As I sit at my computer, if I drop my neck down, cock my head to the left and peer through the branches of the gorgeous yet massive tree outside my window I can just barely see my first attempt at a garden. Because I've either been out of town, held up by my landlord or stuck inside due to the downpour, for the past month my gardening plans had to be put on the back burner. But this weekend I finally dug up, leveled out, filled in and sowed my very first garden. Woohoo! And ever since Saturday I've felt the need to walk out and visit my garden at least once a day to make sure everything is ok as if I'm sort of overprotective mother of a 30 year old.

"Is everything OK? Is it too hot? Too sunny? Do you need water? Are the squirrels bothering you?" if these plants haven't been doing this all by themselves for the past billion years or so. If anything, I'm more apt to hinder than help, but I can't not check on them. The more I think about it, the more I think gardening is a very giving hobby. Let me explain.

First off, work has been uber-stressful lately and of all the things I tried in order to relax, gardening was the only thing that worked. And by worked I mean worked. Ten minutes in I was about as stress-free as if I had been on a 2 week vacation in the Alps.

And second, there are endless resources when it comes to learning the how-to's of gardening. From books to friends to websites to entire TV channels. Everyone wants to know the secret to growing the best tomato just as everyone else wants to tell you the secret to growing the best tomato. But in the end, what do we really do? Relatively little. Sure the plants used whatever resources we gave it, be it fertilizer or pruning shears. But when you really look at it, humans saying we grow the best tomato (or spinach, or carrot, or rutabaga...which, on a side note, is THE most fun vegetable to say) is the same as your OB/GYN saying he grew a great human, when really all he did was prescribe some prenatal vitamins, tell you your child was developing nicely and then...catch. (Please note, I think OB/GYNs are a valuable part of society and this hyperbole is by no means a reflection on their expertise in the field of obstetrics).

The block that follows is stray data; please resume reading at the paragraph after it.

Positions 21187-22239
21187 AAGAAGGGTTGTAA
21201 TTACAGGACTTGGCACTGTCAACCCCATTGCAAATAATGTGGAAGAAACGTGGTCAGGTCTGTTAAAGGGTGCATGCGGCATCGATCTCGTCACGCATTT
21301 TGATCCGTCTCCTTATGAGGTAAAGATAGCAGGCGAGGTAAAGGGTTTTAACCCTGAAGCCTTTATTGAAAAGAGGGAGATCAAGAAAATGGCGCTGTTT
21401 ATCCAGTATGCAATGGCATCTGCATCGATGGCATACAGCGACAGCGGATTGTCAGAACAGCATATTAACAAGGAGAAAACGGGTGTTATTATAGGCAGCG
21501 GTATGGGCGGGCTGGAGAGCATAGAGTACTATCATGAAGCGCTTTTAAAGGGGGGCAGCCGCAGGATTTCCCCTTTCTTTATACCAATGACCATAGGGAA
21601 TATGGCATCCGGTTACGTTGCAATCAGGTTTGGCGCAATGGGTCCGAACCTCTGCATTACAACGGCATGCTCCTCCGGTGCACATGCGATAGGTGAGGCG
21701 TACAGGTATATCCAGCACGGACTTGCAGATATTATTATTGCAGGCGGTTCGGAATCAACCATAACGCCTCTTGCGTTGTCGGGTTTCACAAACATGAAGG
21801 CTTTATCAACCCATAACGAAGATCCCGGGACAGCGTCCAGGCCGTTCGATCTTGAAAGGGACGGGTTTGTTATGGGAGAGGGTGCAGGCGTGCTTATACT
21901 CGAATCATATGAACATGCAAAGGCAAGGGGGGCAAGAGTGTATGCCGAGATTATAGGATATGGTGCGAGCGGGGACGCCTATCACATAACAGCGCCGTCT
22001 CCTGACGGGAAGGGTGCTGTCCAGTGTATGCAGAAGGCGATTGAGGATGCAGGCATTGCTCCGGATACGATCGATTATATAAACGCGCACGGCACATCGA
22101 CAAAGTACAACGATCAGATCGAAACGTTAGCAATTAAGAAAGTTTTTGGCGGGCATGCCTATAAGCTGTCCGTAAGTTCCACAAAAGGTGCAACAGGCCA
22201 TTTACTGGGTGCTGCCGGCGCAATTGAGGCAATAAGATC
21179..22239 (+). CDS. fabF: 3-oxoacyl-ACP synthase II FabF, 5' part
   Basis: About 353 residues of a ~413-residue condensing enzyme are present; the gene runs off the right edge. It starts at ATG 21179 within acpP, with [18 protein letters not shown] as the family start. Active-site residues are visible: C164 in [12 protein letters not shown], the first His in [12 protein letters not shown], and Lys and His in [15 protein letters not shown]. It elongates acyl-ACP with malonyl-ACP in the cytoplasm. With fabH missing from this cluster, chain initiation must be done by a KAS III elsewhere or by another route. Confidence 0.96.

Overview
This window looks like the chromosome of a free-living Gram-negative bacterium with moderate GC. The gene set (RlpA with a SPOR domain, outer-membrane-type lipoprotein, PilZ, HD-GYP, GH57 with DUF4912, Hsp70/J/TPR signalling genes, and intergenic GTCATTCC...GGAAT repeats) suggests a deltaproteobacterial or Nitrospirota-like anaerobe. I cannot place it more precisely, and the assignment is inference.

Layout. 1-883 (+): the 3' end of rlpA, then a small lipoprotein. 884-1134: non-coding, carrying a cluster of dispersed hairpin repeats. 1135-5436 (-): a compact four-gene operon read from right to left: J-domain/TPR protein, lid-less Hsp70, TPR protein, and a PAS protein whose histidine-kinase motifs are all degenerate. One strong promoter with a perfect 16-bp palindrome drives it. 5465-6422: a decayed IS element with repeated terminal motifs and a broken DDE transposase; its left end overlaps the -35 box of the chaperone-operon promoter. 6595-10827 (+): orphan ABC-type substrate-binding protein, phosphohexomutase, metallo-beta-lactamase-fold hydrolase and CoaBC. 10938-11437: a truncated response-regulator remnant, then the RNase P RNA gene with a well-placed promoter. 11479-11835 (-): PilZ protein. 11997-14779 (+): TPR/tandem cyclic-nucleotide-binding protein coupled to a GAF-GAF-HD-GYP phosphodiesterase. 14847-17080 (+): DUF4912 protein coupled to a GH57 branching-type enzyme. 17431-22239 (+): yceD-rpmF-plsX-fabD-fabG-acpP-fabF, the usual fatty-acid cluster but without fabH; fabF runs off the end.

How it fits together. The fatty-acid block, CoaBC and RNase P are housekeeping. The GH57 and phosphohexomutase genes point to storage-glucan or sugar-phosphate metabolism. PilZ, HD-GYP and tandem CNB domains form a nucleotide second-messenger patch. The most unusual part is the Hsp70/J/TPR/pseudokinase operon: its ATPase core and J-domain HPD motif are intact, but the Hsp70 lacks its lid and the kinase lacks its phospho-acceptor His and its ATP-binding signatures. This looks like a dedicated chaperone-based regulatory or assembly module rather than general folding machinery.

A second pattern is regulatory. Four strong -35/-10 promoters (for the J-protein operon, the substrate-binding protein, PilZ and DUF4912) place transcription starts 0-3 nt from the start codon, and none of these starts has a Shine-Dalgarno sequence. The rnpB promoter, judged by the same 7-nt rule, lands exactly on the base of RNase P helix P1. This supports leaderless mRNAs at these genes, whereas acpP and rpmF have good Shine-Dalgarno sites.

But as we humans do all the work in creating and raising humans, plants do all the work in creating and growing plants. It's a freaking beautiful thing!! Plants grow, we take. Food, oxygen, relaxation. So I guess in the end I would like to thank plants for being plants. Clearly "The Giving Tree" is not just a children's book, it's an insightful and poignant summation of the entire human race since the dawn of put it mildly. And I should also thank God for giving us plants. They are pretty to look at, lovely to smell and yummy to eat and every day I'm grateful to be in their presence.

Friday, April 2, 2010

Chelsea Lately speaks louder than words

Justin Bieber (which, apparently, is NOT pronounced "bye-burr" like I had thought) was all up in my face today. He was EVERYWHERE! So much so that I finally was like, "ok kiddo, I'm going to iTunes your face all up and see what you're all about because I just don't get it."

30 second iTunes clip later (played twice)...

I still don't get it. You said "baby" 17 times in 30 seconds (trust me, it was the reason for the 2nd run through). Does that make a pop-icon-in-training nowadays?

So I had this whole post going on the Bieber-baby and then it was deemed unnecessary after the LP posted this gem on facebook. Long story short, I deleted the original post because Chelsea speaks louder than words. Enjoy.